The Day I Heard My Heart Sob
It was just six days after the symbolic celebration of the end of 2020, and the positivity of looking forward to a new year with the arrival of our new granddaughter, the hopeful success of the pandemic vaccine, the hope of baseball returning with fans in the stands, The NFL Draft in Cleveland, and the July Jimmy Buffett Concert for which we have tickets, headlining our plans for 2021.
Being a week where the Jamestown Schools were on complete remote instruction, and no subbing jobs being available, and not receiving a call from the Falconer Schools needing coverage, I tried to keep myself busy on that Wednesday with little planned. I piddled around getting some of my income tax information together and ready for figuring when our W2s arrive. Also, being that my sleeping schedule has been a bit skewed for about the past year or so (I wake up anywhere between 1:00 am and 2:30 am, and fall asleep in my chair each night around 7:00 pm), a mid-morning or afternoon nap is a welcome inclusion in my daily schedule. I also spend some time working on the Voice from the Bullpen, all things which help pass the time on my non-working days. About 8:00 am on January 6th 2021 though, with the Senate Runoff Election results from Georgia being reported, I sat in my “cave” and I turned on CNN News to check out the results.
As they reported at that time, one race was called, but one was still too close to call, so I kept it on and watched between doing some other things. At 1 p.m., CNN switched to the Electoral College Vote Certification, and that’s when all hell broke loose.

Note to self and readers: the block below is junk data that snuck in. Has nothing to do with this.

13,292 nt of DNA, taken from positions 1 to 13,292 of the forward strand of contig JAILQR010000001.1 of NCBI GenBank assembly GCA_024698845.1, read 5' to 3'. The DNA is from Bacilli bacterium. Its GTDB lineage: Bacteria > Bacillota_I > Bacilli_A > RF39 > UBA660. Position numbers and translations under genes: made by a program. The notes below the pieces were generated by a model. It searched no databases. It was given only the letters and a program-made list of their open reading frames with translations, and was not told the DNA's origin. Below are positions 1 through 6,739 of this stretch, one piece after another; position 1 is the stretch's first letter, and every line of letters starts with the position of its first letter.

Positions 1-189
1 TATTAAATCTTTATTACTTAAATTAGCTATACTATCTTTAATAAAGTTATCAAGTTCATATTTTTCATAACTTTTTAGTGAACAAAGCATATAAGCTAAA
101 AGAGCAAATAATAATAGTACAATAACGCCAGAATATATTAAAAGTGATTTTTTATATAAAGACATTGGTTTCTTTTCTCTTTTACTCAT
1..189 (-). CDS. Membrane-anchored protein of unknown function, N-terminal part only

At first, it looked like a crowd of people moving toward the Capitol appeared to be just marching toward the building. It was a massive crowd, and there were very few masks work, and very little social distancing, but it just looked like it was going to be a peaceful demonstration. And then things got ugly.
Those at the head of the crowd kept on walking. They broke the barriers set up around the Capitol, and walked up the steps of the building. Some, then, marched through the doors, or worse, began breaking windows as they breeched the Capitol Building, forcing the suspension of the Certification debates and the evacuation of both chambers of the Legislative Branch of our government.
The Capitol went into lockdown, and the legislators went into Shelter in Place. Meanwhile, many storming the building got into both chambers of Congress, and some even disrespected the chambers of Congress as they sat in the places of the leaders of each branch, taking selfies, putting their feet up on the desks of those leaders, and looking smugly like they accomplished the mission they were given earlier in the day.
Many of the insurgents were armed, a woman was shot and later died, there were armed standoffs in the Capitol, the seditionists continued breaking windows, many of them dressed in military camouflage, claiming to be patriots, but who were, in fact, insurrectionists. That’s about the time I heard the first sob come from my heart.
My father served this country in World War II. I have friends who served in the military in Vietnam. I used to invite veterans from many wars to come into my classes and talk to students on many occasions, some of them so proud of their service to this country, that they weren’t ashamed to shed tears when they told their stories to the students. On January 6th of this New Year, I felt that this was not the USA that all of those people fought for and served so proudly, and that made my heart even sadder.
As I continued to watch, and my heart continued to cry, I thought of 9-11 and the attacks on our country, where an entire religious group was blamed (when it was just a small faction of that religion that was responsible) for the execution of the attacks on our country, and where most people in our country labeled them as terrorists. January 6, 2021 our country was attacked by American terrorists. It is my guess that many of those American terrorists, and their leader, whoever that was, that were responsible for the commission of the insurrection that day, might even be pardoned for their actions, which will make my heart sob all the more.
J. Paul Lombardo is a Jamestown resident.